Family history research, just like just about everything else, can be helped by seeking out the support of a community around the topic. Thanks to the internet and all the online platforms we have now access to, finding a community of interest is a just a few search terms and clicks away.
Like a telephone directory, these online resources are a starting point. Once you have found something that has inspired you, get in touch, visit your local library and talk to the librarians, talk to people you know share your interest in family history.
If you can’t find a that suits your needs, start your own. Book a meeting space at your local library, meet some friends at your favourite café, have people over in your lounge room—whatever works for you.
I hear some of you groaning at the mention of Twitter—it’s a strange beast and an extremely odd concept to get your head around if you haven’t used it before or you have tried on your own with no frame of reference. I really believe that Twitter is one of the most valuable tools for people to communicate with each other that we have at our fingertips, though, so I’m going to persist in advising you to give it a chance.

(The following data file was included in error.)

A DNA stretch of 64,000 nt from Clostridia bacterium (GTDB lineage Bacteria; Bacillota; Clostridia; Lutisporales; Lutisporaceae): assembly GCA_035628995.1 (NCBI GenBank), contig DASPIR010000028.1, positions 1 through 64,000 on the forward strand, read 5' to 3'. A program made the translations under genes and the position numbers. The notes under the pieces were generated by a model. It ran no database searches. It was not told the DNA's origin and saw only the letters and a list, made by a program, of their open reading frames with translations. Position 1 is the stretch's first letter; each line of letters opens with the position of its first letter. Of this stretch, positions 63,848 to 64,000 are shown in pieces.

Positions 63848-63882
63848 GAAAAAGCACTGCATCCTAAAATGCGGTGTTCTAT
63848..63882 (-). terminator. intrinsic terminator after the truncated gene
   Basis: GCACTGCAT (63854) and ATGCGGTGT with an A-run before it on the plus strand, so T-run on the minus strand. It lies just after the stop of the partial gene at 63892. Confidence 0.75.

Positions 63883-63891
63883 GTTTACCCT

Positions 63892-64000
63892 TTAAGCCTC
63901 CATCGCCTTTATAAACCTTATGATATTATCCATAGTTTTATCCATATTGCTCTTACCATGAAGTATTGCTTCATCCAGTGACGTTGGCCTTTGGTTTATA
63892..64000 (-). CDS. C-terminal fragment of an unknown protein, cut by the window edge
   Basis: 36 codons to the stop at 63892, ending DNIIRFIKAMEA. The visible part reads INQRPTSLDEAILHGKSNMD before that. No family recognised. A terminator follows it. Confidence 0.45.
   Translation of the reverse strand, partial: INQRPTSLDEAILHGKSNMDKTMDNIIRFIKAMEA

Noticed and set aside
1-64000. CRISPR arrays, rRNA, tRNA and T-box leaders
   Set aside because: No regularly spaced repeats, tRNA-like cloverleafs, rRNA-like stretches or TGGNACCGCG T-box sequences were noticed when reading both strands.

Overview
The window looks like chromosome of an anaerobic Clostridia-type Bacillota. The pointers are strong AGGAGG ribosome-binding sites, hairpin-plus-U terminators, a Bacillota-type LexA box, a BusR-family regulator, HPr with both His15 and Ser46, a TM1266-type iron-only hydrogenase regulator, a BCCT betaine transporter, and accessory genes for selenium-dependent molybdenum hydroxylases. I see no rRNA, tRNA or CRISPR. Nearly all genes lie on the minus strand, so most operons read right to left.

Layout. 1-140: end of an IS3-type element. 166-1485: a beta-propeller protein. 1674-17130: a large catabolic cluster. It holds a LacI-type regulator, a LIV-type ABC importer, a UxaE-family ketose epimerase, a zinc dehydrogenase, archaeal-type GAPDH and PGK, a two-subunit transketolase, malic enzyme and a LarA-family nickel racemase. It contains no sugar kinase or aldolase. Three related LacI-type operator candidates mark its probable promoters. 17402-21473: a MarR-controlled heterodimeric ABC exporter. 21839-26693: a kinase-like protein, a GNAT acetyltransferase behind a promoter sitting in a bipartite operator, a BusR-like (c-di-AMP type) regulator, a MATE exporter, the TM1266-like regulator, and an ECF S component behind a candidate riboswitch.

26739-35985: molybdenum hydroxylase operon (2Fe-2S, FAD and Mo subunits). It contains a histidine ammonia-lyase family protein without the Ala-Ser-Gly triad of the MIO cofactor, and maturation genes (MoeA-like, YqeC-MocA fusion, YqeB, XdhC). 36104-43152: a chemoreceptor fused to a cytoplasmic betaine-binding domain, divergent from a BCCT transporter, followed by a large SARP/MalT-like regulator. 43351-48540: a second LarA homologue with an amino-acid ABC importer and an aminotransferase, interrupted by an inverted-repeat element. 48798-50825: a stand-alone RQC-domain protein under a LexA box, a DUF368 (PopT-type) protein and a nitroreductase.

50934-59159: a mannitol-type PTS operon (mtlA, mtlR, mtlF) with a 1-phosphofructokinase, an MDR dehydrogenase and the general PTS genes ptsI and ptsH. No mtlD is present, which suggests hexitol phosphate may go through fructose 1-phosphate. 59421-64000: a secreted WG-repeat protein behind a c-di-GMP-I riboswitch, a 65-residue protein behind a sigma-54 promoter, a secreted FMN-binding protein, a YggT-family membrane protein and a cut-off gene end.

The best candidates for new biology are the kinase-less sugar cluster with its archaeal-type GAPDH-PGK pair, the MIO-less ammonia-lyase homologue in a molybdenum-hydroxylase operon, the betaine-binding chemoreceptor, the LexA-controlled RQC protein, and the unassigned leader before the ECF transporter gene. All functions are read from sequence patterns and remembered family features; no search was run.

Start by using the site’s internal search function to find people and organisations who might be posting things you find interesting. Use search terms like ‘family history’ and ‘genealogy’ and click ‘follow’ on any of the results that seem interesting. You can always unfollow then later. Every time you log into Twitter, you will see a list of all the most recent posts by those accounts that you have followed. People often tweet links to resources or articles on their topics of choice. And of course, follow Zahmoo!
The great thing about blogs is that people write about what specifically they are interested in. that means that there are thousands, if not more, of blog posts out there which means that no matter how obscure or niche, you can usually find someone who wants to explore exactly what you’re interested in too. Because you can comment on their posts, bloggers with similar interests often find each other and become part of a broader community of interest—something you can tap into.
To start you off, here are some blogs that we like: